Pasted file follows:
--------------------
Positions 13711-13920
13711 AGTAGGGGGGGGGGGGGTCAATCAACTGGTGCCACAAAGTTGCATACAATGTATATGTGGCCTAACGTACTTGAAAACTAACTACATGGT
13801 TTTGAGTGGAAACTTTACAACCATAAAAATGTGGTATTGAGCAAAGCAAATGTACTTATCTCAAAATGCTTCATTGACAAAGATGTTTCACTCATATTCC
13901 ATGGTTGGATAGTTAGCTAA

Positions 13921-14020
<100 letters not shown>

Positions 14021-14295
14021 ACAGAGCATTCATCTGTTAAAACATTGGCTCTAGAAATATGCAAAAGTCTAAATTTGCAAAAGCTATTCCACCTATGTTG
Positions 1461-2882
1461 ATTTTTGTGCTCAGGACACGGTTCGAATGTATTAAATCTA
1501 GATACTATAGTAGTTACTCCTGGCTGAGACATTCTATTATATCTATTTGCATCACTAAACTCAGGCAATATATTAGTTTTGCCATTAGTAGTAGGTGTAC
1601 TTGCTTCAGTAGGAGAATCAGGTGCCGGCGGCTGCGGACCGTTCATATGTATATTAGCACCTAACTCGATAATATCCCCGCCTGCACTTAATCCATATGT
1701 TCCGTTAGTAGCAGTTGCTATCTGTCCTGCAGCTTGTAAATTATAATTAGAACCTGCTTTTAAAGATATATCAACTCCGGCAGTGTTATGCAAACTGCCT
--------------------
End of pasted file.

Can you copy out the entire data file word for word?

Positions 13711-13920
13711 AGTAGGGGGGGGGGGGGTCAATCAACTGGTGCCACAAAGTTGCATACAATGTATATGTGGCCTAACGTACTTGAAAACTAACTACATGGT
13801 TTTGAGTGGAAACTTTACAACCATAAAAATGTGGTATTGAGCAAAGCAAATGTACTTATCTCAAAATGCTTCATTGACAAAGATGTTTCACTCATATTCC
13901 ATGGTTGGATAGTTAGCTAA

Positions 13921-14020
<100 letters not shown>

Positions 14021-14295
14021 ACAGAGCATTCATCTGTTAAAACATTGGCTCTAGAAATATGCAAAAGTCTAAATTTGCAAAAGCTATTCCACCTATGTTG
Positions 1461-2882
1461 ATTTTTGTGCTCAGGACACGGTTCGAATGTATTAAATCTA
1501 GATACTATAGTAGTTACTCCTGGCTGAGACATTCTATTATATCTATTTGCATCACTAAACTCAGGCAATATATTAGTTTTGCCATTAGTAGTAGGTGTAC
1601 TTGCTTCAGTAGGAGAATCAGGTGCCGGCGGCTGCGGACCGTTCATATGTATATTAGCACCTAACTCGATAATATCCCCGCCTGCACTTAATCCATATGT
1701 TCCGTTAGTAGCAGTTGCTATCTGTCCTGCAGCTTGTAAATTATAATTAGAACCTGCTTTTAAAGATATATCAACTCCGGCAGTGTTATGCAAACTGCCT